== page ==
Artists celebrate vulnerability during the Gender Symposium

Photo by Ray Freedman

By Alannah Balfour

The Gender Symposium Art Show filled Stamm Hall between March 7 and 9.  Following past Symposia models, co-curators Sylvia Eisenbeis ’18, Claire Lyman ’18 and Annie Reynolds ’19 worked to showcase community artwork relevant to the Gender Symposium theme of “inSECURITY.” The gallery follows the complexities of what security means in our current political state, which has become unstable,  potentially threatening and difficult to navigate. This was echoed in the various forms of artwork with mediums including sculpture, videography, music, photography and paintings.

Intimacy connected each work. Every piece reflected something about the artist’s life related to their gender experience. While leaning in to someone’s gender and sexuality can be intrusive, the viewer was invited to understand the artists’ lives. The audience was asked to gaze at the artist’s life and deepen their empathy. The gallery moved the symposium’s impact beyond the keynote speakers and symposium presentation.

On the opening night, Gender Symposium guests and contributors filed into the gallery space for a reserved dinner event. The artwork framed the invitees, and any lull in conversation was quickly filled with appreciation for the exhibition. It allowed time for artists to speak to their creative processes — each artist had a story of what drew them to share at the Symposium. The discussion at all tables led to the importance of identity, exploration and acceptance.

“The curators of the gender studies symposium created a space that allowed for discourse surrounding socio-political commentary specifically, but also allowed for more personal experiential interactions,” a student who preferred to remain anonymous said.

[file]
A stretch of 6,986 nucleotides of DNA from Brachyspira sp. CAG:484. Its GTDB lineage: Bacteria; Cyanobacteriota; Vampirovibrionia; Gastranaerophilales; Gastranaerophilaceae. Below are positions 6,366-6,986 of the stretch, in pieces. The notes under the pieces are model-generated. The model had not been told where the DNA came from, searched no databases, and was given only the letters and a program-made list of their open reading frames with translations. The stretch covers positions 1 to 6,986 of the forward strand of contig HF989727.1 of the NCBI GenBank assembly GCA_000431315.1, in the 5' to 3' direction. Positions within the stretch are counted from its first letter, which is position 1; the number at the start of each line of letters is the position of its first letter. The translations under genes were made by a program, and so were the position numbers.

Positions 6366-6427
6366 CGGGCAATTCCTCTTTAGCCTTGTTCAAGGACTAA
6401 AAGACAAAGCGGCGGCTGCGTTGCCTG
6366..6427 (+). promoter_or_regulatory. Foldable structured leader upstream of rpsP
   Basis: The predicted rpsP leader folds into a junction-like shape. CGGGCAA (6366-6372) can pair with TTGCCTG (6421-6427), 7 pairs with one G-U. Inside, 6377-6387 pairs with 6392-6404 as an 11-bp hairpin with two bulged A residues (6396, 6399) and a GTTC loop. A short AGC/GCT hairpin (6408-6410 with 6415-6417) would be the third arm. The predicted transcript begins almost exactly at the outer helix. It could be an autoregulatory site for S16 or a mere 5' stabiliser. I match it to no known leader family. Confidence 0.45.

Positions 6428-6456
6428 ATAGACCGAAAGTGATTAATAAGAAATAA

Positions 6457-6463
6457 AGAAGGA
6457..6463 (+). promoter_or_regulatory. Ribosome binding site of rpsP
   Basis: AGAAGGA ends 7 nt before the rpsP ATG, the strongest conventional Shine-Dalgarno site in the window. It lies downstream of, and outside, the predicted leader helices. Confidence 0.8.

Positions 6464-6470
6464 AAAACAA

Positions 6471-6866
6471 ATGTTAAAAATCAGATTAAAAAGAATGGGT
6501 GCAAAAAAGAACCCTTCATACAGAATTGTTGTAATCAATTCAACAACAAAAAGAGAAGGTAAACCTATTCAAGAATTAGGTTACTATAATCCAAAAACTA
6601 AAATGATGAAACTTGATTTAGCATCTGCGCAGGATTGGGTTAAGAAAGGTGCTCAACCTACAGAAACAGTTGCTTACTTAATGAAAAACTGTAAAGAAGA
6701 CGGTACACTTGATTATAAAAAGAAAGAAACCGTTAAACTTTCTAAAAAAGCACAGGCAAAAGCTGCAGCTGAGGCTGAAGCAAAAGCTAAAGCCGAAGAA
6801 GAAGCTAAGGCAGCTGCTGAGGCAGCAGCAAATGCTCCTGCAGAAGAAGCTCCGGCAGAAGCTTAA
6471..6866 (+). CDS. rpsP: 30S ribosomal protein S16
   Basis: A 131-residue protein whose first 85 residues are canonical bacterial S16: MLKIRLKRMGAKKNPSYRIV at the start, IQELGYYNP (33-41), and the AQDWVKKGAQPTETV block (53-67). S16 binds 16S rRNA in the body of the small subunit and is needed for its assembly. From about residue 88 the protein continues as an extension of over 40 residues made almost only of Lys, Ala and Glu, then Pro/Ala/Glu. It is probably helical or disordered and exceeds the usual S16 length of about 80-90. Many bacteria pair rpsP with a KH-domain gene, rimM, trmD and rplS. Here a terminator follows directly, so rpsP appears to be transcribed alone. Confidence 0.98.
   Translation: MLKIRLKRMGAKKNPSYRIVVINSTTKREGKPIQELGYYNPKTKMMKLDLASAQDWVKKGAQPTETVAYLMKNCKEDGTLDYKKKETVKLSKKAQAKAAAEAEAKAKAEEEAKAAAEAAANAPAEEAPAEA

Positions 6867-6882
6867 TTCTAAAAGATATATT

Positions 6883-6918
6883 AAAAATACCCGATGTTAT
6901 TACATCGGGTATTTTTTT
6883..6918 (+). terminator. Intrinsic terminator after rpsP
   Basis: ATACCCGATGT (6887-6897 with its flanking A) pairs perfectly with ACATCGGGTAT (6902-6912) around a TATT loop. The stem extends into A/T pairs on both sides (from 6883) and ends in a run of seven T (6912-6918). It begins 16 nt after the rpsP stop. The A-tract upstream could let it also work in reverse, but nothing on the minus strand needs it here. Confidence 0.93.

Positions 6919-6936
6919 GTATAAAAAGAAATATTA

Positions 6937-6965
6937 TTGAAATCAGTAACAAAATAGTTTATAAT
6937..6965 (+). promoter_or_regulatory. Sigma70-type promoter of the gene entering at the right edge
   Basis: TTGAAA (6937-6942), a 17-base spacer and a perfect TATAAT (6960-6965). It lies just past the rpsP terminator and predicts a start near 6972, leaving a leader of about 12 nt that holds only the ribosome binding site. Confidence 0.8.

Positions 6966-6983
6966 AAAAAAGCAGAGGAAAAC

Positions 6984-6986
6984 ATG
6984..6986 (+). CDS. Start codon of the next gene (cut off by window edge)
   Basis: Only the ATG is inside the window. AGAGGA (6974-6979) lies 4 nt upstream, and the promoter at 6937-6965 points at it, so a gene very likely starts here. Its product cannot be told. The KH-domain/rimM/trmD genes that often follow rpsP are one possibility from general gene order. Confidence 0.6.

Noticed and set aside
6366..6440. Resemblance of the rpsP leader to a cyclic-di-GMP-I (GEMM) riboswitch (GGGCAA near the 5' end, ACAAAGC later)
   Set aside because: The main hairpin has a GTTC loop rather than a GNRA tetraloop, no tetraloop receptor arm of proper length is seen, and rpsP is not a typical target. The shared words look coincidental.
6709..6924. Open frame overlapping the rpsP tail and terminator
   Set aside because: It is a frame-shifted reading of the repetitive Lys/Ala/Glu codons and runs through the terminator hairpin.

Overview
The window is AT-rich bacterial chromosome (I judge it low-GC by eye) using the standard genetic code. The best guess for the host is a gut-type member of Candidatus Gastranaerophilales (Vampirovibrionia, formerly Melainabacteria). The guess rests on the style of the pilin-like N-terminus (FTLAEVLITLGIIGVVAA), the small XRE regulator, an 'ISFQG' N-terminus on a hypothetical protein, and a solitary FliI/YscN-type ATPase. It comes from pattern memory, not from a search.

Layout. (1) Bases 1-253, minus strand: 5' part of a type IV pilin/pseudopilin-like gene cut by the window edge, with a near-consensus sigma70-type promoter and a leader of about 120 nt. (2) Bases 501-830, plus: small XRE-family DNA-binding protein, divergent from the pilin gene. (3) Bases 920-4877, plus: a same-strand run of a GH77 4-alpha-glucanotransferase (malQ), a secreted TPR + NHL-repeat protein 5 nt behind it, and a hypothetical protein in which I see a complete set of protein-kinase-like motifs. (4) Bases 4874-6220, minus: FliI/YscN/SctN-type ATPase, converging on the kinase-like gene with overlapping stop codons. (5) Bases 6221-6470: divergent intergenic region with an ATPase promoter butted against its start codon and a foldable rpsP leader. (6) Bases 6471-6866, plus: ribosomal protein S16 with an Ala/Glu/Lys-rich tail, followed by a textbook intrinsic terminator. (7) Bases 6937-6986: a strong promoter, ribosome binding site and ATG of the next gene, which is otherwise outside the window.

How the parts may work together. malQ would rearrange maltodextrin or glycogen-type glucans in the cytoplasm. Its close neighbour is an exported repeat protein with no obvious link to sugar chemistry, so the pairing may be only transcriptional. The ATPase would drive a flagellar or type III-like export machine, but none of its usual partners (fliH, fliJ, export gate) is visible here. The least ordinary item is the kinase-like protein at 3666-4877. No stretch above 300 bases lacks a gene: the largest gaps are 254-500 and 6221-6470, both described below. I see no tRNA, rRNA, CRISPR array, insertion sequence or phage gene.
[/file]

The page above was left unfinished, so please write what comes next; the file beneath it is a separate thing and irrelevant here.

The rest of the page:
“Contextually, who is interacting with the piece helps allow the sociopolitical intentions to be navigated and facilitated,” the student said.

Anastasia Pindera, a Canadian visual artist and metalworker, incorporated photography and a matching physical sculpture that brought vulnerability into the room beyond the limitations of a two-dimensional image. A naked feminine body with a face concealed by blond curls rested in the outline of a hunched body constructed from metal. The metal frame sat in front of the image, as if inviting people in the audience to sit down and replicate the curled up shape. The interactive photography of Lewis & Clark  student Kaija Xiao ’18 required the viewer to hold a blank sheet of paper in order to observe the images. There was a secretive, humbled feeling in each and yet the mere publishing of it makes the image bold and the artist self-assured.

Art will forever be linked with social commentary. The artists, speakers and visitors who shared their lives with us this past week are capturing a moment in time where many are fighting for space. The Gender Symposium created a well-deserved platform. The artwork allowed viewers  a personal glimpse into the struggles of being comfortable in one’s own skin and navigating a complex world that tries its best to limit individuality.

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